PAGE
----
“They’ve worked with Johnny before on the other Lions trips before. They know what he offers. There’s never an ideal time to get an injury really is there, especially in this year, but I think everybody knows what Johnny is all about, the fact he’s been there for so long, proven match winner in big matches. It’s not ideal but I think people know him well enough.”

Those are issues for next week. First up, McBryde and Leinster have to try negotiate a way past La Rochelle as they chase a record fifth Champions Cup title.

“They’re big, they like to play the game at their tempo so we’ve got to try and get that ball in play up from what it is,” McBryde said.

“I’m not sure what the average is, I think it’s in the high 20s, but we would be far more comfortable pushing that ball in play time up to 40 minutes to get them blowing a little bit. To challenge them fitness wise. If we can do that, it would ask different types of questions of them. 

“Notoriously, the game in France is slow, going from set-piece to set-piece with high bursts of intensity and they have the players to do that. Any loose ball in the turnover, they’re on to it straight away and they’ve threats in behind.

We’ve got to try and take them out of that comfort zone and try and get the ball in play up. Exeter, along with ourselves, entered into the same kind of game which was great to watch, good to come out on top, but the threat is going to be a little bit different this week, it’s going to be more of a power-based game.

“The more set-piece orientated it is, the lower the ball in play, the more it’s going to suit La Rochelle and their players. Hopefully we can keep the ball alive, be accurate, be comfortable playing with the ball and ask different questions of them.”

Leinster’s path to this point has been relatively comfortable. They easily dismantled Montpellier away in December before brushing past Northampton at the RDS.

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Then the disruptions kicked in, with the original pool stages canned as Leinster advanced to a round-of-16 game against Toulon that would never be played due to an outbreak of Covid in the French side’s squad.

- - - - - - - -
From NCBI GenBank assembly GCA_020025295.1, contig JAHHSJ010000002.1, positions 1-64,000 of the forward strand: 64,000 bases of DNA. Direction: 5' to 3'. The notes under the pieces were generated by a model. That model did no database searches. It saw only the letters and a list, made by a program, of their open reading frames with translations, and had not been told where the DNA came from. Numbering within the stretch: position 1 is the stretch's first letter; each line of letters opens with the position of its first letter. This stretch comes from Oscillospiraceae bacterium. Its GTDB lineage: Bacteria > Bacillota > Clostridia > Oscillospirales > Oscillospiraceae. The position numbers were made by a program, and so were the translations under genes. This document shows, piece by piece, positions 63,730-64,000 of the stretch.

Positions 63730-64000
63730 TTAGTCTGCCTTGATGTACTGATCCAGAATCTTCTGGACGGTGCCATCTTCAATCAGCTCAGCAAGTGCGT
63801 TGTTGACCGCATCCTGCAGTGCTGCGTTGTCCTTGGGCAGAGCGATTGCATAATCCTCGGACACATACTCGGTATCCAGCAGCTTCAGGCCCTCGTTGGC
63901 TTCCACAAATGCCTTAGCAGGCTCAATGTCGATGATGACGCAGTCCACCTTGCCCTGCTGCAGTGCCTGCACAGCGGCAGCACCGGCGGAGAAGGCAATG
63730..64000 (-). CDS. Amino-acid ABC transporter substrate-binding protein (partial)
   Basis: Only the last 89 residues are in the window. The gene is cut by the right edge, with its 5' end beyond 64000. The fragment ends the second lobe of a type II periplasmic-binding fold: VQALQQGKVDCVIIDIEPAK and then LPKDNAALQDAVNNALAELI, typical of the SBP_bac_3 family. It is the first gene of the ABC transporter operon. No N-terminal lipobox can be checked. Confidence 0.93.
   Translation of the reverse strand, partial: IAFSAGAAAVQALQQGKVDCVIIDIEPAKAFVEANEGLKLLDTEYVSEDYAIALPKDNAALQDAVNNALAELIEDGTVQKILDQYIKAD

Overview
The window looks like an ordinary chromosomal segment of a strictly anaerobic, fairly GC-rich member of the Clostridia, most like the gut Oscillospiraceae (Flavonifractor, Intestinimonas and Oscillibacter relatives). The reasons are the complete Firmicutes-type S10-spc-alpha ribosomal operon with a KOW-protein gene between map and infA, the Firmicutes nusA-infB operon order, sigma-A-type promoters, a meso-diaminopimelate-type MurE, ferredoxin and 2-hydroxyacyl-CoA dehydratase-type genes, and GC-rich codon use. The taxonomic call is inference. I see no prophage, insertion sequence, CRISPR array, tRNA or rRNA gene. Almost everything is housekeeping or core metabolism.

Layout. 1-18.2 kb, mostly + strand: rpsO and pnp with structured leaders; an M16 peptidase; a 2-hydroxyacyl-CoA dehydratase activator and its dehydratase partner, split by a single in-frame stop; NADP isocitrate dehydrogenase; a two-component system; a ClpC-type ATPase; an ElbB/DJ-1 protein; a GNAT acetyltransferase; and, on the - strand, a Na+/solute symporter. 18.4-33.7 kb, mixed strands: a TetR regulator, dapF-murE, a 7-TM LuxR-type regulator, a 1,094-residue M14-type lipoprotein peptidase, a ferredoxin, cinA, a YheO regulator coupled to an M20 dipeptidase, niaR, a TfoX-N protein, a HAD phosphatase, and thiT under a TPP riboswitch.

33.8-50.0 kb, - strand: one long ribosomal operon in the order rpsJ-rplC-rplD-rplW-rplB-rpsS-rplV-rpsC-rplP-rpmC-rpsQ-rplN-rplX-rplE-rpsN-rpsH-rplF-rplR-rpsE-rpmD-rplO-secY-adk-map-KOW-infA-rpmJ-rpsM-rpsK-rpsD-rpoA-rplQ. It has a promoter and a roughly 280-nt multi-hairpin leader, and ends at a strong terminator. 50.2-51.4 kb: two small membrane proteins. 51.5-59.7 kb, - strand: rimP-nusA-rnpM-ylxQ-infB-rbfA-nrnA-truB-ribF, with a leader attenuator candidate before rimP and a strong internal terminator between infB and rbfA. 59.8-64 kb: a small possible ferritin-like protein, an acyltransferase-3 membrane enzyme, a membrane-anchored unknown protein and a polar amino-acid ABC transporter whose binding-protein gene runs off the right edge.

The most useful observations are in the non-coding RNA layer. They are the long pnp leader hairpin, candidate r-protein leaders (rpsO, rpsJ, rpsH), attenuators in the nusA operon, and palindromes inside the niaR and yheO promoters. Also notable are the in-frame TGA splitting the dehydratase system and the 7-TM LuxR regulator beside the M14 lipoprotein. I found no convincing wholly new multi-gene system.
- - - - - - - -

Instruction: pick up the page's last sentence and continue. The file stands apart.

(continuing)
As a result, the quarter-final win over Exeter represents the only stern challenge Leo Cullen’s team have experienced in Europe this season. 

“I’m not sure how different (the challenge will be this weekend) but they’re very good at this game, they’re very good at the game that they do play,” McBryde added.

“They understand each other, they’ve got a very effective way of defending the lineout, with (Uini) Atonio and (Will) Skelton really attacking the front seam of any lineout drive that you try and get going.

“They’ve got great linespeed out the back of the lineout, with the back row just flying off the line, putting the first receiver under a lot of pressure.

“At scrum time, because they’re so big, your scrum is going to be under pressure so you’re going to have to be really smart about where you pick your battles there.

“The same as any French team, if you allow them to play on the front foot they’re very dangerous. Defensively, we’re going to have to meet them physically and stop them gaining any sort of momentum.”